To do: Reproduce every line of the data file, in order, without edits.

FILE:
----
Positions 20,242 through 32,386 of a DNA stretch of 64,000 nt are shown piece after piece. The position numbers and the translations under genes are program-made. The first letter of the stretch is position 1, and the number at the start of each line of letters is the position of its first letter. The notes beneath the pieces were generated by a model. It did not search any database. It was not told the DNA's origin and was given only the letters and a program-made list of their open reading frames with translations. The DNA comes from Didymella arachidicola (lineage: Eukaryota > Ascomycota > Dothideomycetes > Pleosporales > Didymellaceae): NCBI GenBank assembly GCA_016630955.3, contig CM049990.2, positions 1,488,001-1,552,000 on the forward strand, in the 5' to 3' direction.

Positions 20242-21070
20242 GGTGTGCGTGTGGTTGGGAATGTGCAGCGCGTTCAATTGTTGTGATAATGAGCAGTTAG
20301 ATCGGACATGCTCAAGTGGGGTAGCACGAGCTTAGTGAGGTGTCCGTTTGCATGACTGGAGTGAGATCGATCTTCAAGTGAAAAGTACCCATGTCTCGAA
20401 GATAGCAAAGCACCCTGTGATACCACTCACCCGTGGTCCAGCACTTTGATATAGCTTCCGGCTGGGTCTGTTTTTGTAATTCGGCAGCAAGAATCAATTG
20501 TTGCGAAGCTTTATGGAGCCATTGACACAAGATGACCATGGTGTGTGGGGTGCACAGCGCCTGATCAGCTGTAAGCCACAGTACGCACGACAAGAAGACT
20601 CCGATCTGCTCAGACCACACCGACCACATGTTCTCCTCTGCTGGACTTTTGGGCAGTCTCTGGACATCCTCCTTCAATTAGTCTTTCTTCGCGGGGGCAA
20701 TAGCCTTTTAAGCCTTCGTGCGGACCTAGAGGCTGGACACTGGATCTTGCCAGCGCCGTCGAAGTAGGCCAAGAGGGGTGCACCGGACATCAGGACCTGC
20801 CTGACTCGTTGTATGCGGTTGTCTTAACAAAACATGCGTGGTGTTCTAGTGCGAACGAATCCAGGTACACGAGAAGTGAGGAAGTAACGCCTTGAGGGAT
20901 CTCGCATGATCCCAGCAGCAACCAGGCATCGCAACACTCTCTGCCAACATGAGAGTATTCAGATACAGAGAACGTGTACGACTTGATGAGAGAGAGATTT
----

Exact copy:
Positions 20,242 through 32,386 of a DNA stretch of 64,000 nt are shown piece after piece. The position numbers and the translations under genes are program-made. The first letter of the stretch is position 1, and the number at the start of each line of letters is the position of its first letter. The notes beneath the pieces were generated by a model. It did not search any database. It was not told the DNA's origin and was given only the letters and a program-made list of their open reading frames with translations. The DNA comes from Didymella arachidicola (lineage: Eukaryota > Ascomycota > Dothideomycetes > Pleosporales > Didymellaceae): NCBI GenBank assembly GCA_016630955.3, contig CM049990.2, positions 1,488,001-1,552,000 on the forward strand, in the 5' to 3' direction.

Positions 20242-21070
20242 GGTGTGCGTGTGGTTGGGAATGTGCAGCGCGTTCAATTGTTGTGATAATGAGCAGTTAG
20301 ATCGGACATGCTCAAGTGGGGTAGCACGAGCTTAGTGAGGTGTCCGTTTGCATGACTGGAGTGAGATCGATCTTCAAGTGAAAAGTACCCATGTCTCGAA
20401 GATAGCAAAGCACCCTGTGATACCACTCACCCGTGGTCCAGCACTTTGATATAGCTTCCGGCTGGGTCTGTTTTTGTAATTCGGCAGCAAGAATCAATTG
20501 TTGCGAAGCTTTATGGAGCCATTGACACAAGATGACCATGGTGTGTGGGGTGCACAGCGCCTGATCAGCTGTAAGCCACAGTACGCACGACAAGAAGACT
20601 CCGATCTGCTCAGACCACACCGACCACATGTTCTCCTCTGCTGGACTTTTGGGCAGTCTCTGGACATCCTCCTTCAATTAGTCTTTCTTCGCGGGGGCAA
20701 TAGCCTTTTAAGCCTTCGTGCGGACCTAGAGGCTGGACACTGGATCTTGCCAGCGCCGTCGAAGTAGGCCAAGAGGGGTGCACCGGACATCAGGACCTGC
20801 CTGACTCGTTGTATGCGGTTGTCTTAACAAAACATGCGTGGTGTTCTAGTGCGAACGAATCCAGGTACACGAGAAGTGAGGAAGTAACGCCTTGAGGGAT
20901 CTCGCATGATCCCAGCAGCAACCAGGCATCGCAACACTCTCTGCCAACATGAGAGTATTCAGATACAGAGAACGTGTACGACTTGATGAGAGAGAGATTT